As an Amazon Associate I earn from qualifying purchases from

Why You Should Care About What AMD’s Ryzen is Doing for Gaming


Big news is growing in the CPU community right now, and AMD is to thank. AMD released unto the PC Master Race community its new Zen architecture of processors– and it was a smashing success.

Based on Zen, AMD gave us the Ryzen line of desktop processors. Designed for a range of users, from the budget gamer to the high performance frame pushers, it was greatly welcomed.

Expanding on this, AMD also released Threadripper. Using a dual-CPU socket, Ryzen uses two processors on one chip for a single motherboard, allowing for a massive thread and core count for enthusiast level users.

And if that wasn’t enough, AMD released a quick processor refresh, known as Zen+.

This leads us to the quickly arriving release of the next Zen update: Zen 2.

A gift to gaming: Ryzen.

When AMD arrived with Ryzen, it was at a crucial time on the market. Dominating the CPU market for almost the past decade, Intel had market control over how frequently processor advancements were released, and how much they cost.

AMD has always had more affordable processor choices than Intel, but its power and speeds couldn’t keep up with Intel for gaming and had been lagging behind in terms of market share.

Big Waves

Before Ryzen was released in 2017, AMD’s previous processor was based on the Excavator architecture, using what’s now considered a large transistor size of 28 nm. Now we have Ryzen, which was made on a architecture using 14 nm transistors.

Smaller transistors are always a good thing, as it results in multiple upgrades. For one thing, it will require less current to power it, which means it is more energy efficient.

Transistor switching is faster, allowing for quicker and more efficient transfer of current and power. It also allows for CPUs to be made using fewer materials resulting in a less expensive, more sustainable processor.

A look at where we’re at now: Zen+

When AMD released Zen+, they gave us four upgrades over the original Zen, as well as basing it on a smaller 12nm architecture. So far that gives us the 2600(X), and the 2700(X).

Let’s compare Zen vs Zen+ to see what increase we got so that we can use that to gauge what we’d like to see in Zen 2.

(Note: All prices will be based upon release date, and due to supply and demand, may have fluctuated since.)

Zen Model Series

Zen Model Cores (Threads) Base Speed Boost Speed TDP Socket Price
Ryzen 5 1600 6 (12) 3.2 GHz 3.7 GHz 65W AM4 $219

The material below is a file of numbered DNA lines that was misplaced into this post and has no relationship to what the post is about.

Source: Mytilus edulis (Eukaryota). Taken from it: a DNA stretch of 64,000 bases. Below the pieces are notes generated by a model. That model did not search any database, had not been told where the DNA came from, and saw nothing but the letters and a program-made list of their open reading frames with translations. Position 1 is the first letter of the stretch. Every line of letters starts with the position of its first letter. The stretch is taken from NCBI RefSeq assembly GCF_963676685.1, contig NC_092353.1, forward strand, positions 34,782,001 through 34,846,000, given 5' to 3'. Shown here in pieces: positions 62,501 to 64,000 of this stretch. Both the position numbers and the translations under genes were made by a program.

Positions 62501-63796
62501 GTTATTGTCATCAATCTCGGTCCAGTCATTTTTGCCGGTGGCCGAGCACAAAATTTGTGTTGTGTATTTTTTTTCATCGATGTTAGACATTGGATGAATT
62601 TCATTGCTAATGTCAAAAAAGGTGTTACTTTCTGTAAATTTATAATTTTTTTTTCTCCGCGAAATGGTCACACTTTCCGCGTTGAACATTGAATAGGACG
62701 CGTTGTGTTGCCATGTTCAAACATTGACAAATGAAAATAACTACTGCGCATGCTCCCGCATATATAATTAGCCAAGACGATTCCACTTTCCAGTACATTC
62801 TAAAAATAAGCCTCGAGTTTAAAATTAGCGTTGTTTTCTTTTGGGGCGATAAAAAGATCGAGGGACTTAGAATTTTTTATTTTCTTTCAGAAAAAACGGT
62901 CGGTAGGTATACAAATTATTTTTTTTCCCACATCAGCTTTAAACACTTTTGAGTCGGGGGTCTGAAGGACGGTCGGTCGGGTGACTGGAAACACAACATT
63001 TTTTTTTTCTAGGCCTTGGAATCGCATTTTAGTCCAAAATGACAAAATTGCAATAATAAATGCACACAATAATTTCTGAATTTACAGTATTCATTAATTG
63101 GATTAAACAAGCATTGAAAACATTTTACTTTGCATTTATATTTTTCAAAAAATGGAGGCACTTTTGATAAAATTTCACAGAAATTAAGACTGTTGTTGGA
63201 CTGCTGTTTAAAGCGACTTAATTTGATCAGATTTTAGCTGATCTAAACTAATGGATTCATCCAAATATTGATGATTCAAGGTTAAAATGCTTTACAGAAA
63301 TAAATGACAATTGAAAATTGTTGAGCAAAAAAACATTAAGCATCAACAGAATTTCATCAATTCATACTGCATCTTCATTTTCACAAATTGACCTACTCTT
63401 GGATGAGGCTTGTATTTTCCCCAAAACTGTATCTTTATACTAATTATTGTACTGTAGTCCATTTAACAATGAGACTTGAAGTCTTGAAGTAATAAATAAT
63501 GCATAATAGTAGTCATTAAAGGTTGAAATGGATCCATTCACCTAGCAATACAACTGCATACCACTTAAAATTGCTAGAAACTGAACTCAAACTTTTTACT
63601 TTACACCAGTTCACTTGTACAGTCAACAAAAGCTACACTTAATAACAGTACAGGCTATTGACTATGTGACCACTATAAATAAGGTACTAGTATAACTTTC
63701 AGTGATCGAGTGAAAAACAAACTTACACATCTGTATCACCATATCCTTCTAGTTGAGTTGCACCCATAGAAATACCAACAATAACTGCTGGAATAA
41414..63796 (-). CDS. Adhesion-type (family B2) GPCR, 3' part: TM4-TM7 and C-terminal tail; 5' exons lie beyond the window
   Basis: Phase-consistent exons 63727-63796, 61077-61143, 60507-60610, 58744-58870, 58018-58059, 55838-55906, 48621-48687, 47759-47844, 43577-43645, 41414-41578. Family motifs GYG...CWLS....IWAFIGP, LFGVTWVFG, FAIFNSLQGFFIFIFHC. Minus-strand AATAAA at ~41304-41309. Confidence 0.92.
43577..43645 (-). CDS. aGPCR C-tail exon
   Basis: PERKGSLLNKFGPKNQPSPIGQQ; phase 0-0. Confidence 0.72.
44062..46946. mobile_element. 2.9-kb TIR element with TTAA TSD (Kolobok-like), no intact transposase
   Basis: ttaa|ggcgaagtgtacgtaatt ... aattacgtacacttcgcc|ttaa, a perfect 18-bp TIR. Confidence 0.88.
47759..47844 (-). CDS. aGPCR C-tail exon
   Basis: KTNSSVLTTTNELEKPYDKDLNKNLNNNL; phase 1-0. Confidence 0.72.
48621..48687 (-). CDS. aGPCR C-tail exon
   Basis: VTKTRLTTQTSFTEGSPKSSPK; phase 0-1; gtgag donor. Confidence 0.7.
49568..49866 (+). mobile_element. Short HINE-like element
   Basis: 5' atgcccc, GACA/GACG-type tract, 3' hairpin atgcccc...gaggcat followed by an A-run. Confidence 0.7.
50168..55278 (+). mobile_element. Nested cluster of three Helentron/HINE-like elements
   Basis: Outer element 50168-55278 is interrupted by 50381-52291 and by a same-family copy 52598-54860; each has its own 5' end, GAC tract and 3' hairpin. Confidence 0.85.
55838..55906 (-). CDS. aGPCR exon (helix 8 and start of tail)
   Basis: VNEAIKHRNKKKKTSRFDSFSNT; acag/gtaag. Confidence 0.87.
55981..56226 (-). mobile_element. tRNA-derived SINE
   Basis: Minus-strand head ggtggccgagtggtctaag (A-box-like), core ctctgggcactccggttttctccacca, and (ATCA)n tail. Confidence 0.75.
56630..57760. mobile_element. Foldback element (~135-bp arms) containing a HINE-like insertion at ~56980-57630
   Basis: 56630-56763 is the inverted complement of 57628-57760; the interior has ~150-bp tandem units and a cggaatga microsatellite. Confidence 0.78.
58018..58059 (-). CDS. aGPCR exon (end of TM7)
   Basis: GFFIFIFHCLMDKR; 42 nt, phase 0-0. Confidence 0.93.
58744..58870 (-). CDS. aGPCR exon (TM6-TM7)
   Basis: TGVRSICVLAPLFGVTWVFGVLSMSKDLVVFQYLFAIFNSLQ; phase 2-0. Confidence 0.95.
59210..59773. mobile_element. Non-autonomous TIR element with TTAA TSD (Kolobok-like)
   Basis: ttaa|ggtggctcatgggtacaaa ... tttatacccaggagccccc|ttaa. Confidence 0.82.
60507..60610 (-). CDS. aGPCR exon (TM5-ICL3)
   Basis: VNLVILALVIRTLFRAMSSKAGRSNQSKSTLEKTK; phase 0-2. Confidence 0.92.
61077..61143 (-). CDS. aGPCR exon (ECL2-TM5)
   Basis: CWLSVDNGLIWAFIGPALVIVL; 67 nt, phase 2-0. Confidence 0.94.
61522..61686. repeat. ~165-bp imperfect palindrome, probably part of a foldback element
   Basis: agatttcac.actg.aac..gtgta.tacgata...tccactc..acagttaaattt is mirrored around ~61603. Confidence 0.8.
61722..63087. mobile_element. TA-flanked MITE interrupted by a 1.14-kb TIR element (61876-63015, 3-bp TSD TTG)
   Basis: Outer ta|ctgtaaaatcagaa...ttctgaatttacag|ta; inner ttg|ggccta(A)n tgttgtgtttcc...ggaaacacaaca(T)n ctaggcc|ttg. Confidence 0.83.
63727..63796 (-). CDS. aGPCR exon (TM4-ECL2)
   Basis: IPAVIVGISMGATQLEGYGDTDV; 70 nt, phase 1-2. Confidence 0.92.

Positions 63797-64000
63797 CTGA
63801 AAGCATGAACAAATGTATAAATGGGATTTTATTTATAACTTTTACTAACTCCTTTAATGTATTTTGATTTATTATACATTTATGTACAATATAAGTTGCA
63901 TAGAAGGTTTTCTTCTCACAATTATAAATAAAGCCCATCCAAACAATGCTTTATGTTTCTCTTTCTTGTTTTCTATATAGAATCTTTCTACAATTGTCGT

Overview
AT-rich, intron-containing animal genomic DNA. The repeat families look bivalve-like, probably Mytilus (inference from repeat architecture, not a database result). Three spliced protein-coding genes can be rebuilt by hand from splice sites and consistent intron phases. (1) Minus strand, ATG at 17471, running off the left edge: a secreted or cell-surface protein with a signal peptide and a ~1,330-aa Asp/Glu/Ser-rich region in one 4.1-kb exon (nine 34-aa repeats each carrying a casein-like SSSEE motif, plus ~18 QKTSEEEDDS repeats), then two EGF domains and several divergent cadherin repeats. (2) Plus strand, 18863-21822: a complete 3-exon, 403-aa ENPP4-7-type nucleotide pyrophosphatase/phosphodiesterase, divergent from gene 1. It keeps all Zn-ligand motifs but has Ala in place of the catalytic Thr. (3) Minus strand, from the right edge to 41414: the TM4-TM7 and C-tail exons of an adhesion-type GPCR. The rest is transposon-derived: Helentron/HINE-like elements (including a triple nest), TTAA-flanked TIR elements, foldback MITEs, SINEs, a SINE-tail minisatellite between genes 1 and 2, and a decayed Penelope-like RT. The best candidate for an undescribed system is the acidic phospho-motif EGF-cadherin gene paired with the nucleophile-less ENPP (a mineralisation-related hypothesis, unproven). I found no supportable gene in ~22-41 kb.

Ryzen 5 1600X 6 (12) 3.6 GHz 4.1 GHz 95W AM4 $249
Ryzen 7 1700 8 (16) 3.0 GHz 3.7 GHz 65W AM4 $329
Ryzen 7 1700X 8 (16) 3.4 GHz 3.9 GHz 95W AM4 $399

Zen Plus Model Series

Zen+ Model Cores (Threads) Base Speed Boost Speed TDP Socket Price
Ryzen 5 2600 6 (12) 3.4 GHz 3.9 GHz 65W AM4 $199
Ryzen 5 2600X 6 (12) 3.6 GHz 4.2 GHz 95W AM4 $229
Ryzen 7 2700 8 (16) 3.2 GHz 4.1 GHz 65W AM4 $299
Ryzen 7 2700X 8 (16) 3.7 GHz 4.3 GHz 105W AM4 $329

Looking at the tables, we can see that Zen+ was given a nice boost in speed over the first generation. Three out of the four Zen+ processors reach boosted speeds over 4.0 GHz.

The largest increase in performance we see is the Ryzen 7 2700X, which received a much higher base and boost clock speed. We also get the Ryzen at a much better price point upon release.

Moreover, AMD has kept good on their promise, as the Zen+ line still uses the AM4 socket allowing for forwards and backwards compatibility. This allows you to upgrade your processor or motherboard independently of each other, instead of having to upgrade both at once to match sockets, like in the past.

This gives three wins for you, the consumer: higher clock speeds, better price point, and compatibility.

Read more: CPU Hierarchy List – An Updated List for Gaming PC Builders

Keyboard 1

A look at the future: Zen 2.

Zen 2 will be based on AMDs new 7nm architecture! This is nearly HALF the size of the current Zen+, giving us the smallest architecture desktop processor on the market.

This means AMD would have a line of processors with a higher core count and thread count, comparable speeds, and a smaller architecture size than Intel.

This is good news for multiple reasons. So far, AMD has kept their promises for easier upgrading and a more fairly priced line of processors. And their success has ensured that they are also a legitimate threat to Intel, which ideally means Intel will respond with their own high quality advancements.

For gamers, it  allows more flexibility when designing your gaming system. Not only will you likely see a better performance while gaming, but those of us that use our gaming systems for media creation– like streamers– will also get a burden lift.

Higher thread and core counts, faster speeds, and a smaller architecture to help process it all hopefully means those video renders will get a whole lot faster.

Personally, I’m hoping to see more processors from Ryzen clocked at over 4 Ghz, as well as being more power efficient.

I’d also like to see AMD talk more about upgrades to their APU line. They’ve made a name for themselves by being affordable and accessible, so it’d be nice to see them continue that with new APUs.

Seeing how AMD has handled themselves so far, though, I feel confident I won’t be disappointed.

Welcome to the future.

Intel and AMD are ushering in a new age of processors and system flexibility that can only end well for the user (unless, of course, they create a sentient AI, but that’s like a whole different division, really).

So what will you choose? Will you upgrade to Zen 2, or will you hold out and hope Intel releases their 7 nm processors in time? Let us know what you decide!



Source link

We will be happy to hear your thoughts

Leave a reply

Enable registration in settings - general
Compare items
  • Total (0)